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pipefish

pipefish Any of numerous species of marine fish found in the shallow, warm and temperate waters of the Atlantic and Pacific oceans. Closely related to the seahorse, it has a pencil-like body covered with bony rings. Its mouth is at the end of a long snout. Length: to 58.4cm (23in). Family Syngnathidae.

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pipefish

pipe·fish / ˈpīpˌfish/ • n. (pl. same or -fishes) a narrow, elongated, chiefly marine fish (Syngnathus and other genera, family Syngnathidae) with segmented bony armor beneath the skin and a long tubular snout.

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"pipefish." The Oxford Pocket Dictionary of Current English. . Encyclopedia.com. 24 Sep. 2018 <http://www.encyclopedia.com>.

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pipefish

pipefish: see seahorse.

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"pipefish." The Columbia Encyclopedia, 6th ed.. . Encyclopedia.com. 24 Sep. 2018 <http://www.encyclopedia.com>.

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pipefish

pipefish See SYNGNATHIDAE.

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pipefish

pipefish •raffish • damselfish •catfish, flatfish •garfish, starfish •redfish •elfish, selfish, shellfish •devilfish •crayfish, waifish •stiffish • kingfish • jellyfish •killifish • filefish • pipefish •white fish •offish, standoffish •codfish • dogfish • rockfish • crawfish •swordfish •blowfish, oafish •goldfish •bonefish, stonefish •wolfish •huffish, roughish, toughish •mudfish • monkfish • cuttlefish •lungfish • lumpfish • spearfish •angelfish • parrotfish • silverfish •haggish, waggish •vaguish •biggish, piggish, priggish, whiggish •doggish, hoggish •roguish, voguish •puggish, sluggish, thuggish •largish

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Pipefish

Pipefish

Pipefish (family Syngnathidae) are slim, elongated fish with large heads and extended, tubular mouths. The extended snout frequently measures more than

half of the total head length. The body is enclosed in a tough, segmented skin and the fins, with the exception of the dorsal fin, are greatly reduced in comparison to other fish. Pipefish are widely distributed in tropical and warm-temperate waters; most species are marine but some freshwater species are also known from the tropics. Most species live in shallow waters, usually less than 65 ft (20 m) in depth. Many are estuarine-dwellers. Pipefish are masters at concealing themselves from predators: those species that live in and around seaweed fronds or sea grass beds align themselves with the vegetation and drift with the current, appearing as additional floating fragments of vegetation.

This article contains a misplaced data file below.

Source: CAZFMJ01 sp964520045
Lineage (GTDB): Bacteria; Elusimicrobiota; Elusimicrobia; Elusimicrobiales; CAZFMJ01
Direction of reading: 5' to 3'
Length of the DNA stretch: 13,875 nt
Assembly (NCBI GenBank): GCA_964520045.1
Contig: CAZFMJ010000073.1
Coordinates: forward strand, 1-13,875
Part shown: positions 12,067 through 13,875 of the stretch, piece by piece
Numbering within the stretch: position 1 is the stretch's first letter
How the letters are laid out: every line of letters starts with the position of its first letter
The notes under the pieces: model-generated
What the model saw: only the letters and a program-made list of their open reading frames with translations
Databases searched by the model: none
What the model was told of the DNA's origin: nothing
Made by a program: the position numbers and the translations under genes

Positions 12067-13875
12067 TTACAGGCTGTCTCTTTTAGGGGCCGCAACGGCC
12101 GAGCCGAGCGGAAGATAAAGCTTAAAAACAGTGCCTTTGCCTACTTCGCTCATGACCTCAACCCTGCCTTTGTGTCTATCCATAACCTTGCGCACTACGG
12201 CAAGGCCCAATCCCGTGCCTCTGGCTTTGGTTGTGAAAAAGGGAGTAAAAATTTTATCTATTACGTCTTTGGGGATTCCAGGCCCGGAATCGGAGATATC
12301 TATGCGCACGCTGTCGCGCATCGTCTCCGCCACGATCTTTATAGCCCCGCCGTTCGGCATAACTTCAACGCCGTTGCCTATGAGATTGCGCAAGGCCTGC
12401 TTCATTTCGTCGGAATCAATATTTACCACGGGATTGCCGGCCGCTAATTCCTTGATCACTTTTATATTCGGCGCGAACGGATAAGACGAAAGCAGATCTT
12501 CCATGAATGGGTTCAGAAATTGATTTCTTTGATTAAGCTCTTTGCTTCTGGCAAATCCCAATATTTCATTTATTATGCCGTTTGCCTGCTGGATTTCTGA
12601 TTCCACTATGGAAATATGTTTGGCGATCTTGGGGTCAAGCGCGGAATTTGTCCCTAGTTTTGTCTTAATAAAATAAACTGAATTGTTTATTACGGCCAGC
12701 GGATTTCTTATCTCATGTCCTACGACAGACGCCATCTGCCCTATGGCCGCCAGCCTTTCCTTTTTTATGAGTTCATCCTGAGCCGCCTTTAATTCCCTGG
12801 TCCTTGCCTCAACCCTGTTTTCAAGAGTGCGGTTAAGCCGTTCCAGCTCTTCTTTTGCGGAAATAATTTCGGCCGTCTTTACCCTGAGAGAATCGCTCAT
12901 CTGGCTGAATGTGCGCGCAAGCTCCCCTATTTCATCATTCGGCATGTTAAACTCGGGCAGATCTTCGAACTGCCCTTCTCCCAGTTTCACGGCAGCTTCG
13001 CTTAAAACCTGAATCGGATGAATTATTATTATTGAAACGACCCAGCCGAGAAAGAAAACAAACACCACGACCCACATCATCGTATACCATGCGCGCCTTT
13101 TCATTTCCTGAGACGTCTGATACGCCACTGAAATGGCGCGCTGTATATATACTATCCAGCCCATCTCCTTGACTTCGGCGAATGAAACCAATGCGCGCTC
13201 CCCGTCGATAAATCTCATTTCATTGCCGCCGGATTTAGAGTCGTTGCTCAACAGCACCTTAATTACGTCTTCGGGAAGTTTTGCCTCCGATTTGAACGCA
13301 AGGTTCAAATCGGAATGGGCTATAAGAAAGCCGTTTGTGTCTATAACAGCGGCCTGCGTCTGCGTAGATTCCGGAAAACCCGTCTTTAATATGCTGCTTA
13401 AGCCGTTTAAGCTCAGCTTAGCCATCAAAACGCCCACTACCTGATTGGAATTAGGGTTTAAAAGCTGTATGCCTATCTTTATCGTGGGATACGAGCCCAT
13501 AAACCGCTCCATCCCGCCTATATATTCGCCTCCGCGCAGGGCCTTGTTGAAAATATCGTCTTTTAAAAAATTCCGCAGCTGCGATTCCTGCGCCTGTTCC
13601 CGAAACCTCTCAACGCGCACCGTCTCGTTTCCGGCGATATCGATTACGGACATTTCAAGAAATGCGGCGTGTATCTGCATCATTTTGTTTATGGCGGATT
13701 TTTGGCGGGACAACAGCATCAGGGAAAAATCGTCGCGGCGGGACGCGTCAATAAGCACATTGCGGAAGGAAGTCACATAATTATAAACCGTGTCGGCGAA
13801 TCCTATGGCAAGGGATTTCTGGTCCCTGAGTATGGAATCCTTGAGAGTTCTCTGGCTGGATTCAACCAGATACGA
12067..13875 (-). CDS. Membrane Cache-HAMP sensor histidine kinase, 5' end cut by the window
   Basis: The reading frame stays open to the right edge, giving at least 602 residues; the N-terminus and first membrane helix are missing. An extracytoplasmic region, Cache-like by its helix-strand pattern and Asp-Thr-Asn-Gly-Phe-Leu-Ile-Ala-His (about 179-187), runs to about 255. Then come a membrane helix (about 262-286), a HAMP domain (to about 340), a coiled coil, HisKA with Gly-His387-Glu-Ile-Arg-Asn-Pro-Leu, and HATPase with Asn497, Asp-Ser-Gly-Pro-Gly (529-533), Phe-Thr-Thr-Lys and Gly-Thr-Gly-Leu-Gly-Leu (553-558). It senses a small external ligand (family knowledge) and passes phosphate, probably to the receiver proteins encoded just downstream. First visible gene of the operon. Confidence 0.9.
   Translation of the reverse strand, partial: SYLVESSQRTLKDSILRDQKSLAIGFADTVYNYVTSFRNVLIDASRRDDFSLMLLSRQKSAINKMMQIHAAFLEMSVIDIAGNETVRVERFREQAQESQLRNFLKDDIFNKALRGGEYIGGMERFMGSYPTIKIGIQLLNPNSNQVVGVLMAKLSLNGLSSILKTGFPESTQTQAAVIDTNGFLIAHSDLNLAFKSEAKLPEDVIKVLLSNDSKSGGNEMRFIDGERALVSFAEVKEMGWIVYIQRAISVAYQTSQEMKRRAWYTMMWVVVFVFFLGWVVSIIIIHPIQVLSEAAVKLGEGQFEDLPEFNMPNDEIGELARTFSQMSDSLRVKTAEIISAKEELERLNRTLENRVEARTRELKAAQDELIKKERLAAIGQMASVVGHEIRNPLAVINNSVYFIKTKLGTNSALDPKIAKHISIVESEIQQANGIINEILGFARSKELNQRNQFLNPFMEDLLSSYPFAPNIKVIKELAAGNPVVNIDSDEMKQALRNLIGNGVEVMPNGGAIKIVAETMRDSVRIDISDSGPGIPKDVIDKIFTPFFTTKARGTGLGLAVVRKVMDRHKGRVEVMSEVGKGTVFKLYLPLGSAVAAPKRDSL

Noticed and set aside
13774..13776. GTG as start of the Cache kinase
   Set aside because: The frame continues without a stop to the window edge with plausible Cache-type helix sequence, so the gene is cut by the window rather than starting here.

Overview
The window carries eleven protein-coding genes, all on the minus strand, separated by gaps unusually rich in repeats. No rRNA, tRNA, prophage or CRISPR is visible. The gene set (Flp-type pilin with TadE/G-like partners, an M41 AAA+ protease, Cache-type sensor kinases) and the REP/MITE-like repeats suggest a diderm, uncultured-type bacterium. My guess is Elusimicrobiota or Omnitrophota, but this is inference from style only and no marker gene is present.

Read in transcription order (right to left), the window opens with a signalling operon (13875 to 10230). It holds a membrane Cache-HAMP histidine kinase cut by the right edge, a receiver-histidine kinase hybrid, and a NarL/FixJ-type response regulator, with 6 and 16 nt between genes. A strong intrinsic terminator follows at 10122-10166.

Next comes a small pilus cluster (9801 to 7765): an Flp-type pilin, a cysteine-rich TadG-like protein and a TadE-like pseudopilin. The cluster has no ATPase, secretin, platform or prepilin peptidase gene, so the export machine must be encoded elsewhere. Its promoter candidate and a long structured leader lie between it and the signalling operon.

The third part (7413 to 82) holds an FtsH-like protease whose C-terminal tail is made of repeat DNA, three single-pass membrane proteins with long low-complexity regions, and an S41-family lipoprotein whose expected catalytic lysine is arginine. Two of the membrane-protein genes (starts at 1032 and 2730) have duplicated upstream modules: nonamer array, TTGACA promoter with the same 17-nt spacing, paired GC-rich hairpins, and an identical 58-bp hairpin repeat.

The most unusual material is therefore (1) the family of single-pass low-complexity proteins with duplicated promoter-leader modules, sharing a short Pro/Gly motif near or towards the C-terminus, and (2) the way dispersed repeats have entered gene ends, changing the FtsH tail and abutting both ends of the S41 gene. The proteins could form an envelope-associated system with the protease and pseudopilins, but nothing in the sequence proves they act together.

Most pipefish are a dull green or olive color, but many are ringed with more striking colors. Some species can alter their background color to help blend in with their surroundings. Successful camouflage is also an advantage when stalking prey. Small fish, for example, are hunted visually: when the pipefish is within striking distance, they are snapped up with a rapid lunge, the open mouth and tubular snout being extended at the same time. Pipefish also eat a wide range of small crustaceans.

Pipefish swim in a leisurely fashion, characteristically in an upright position, gliding slowly through the water by means of rapid wavelike movements of the dorsal fin. Should they need to move faster, they can propel themselves forward by bending the body over and moving forward in a series of jump like movements.

Breeding may take place throughout the year in the tropics, but is limited to June through August in more temperate waters. As with the closely related sea horses, parental responsibilities in pipefish belong to the male. Male fish incubate the developing eggs either in a shallow groove on the underside of the tail or in special folds of soft skin on the abdomen. Some species carry the eggs directly attached to the abdomen, the female having laid them there directly. The young fry, which may measure just 0.35 in (9 mm) in length, are free-living and free-swimming but remain close to the adult male for several days after hatching.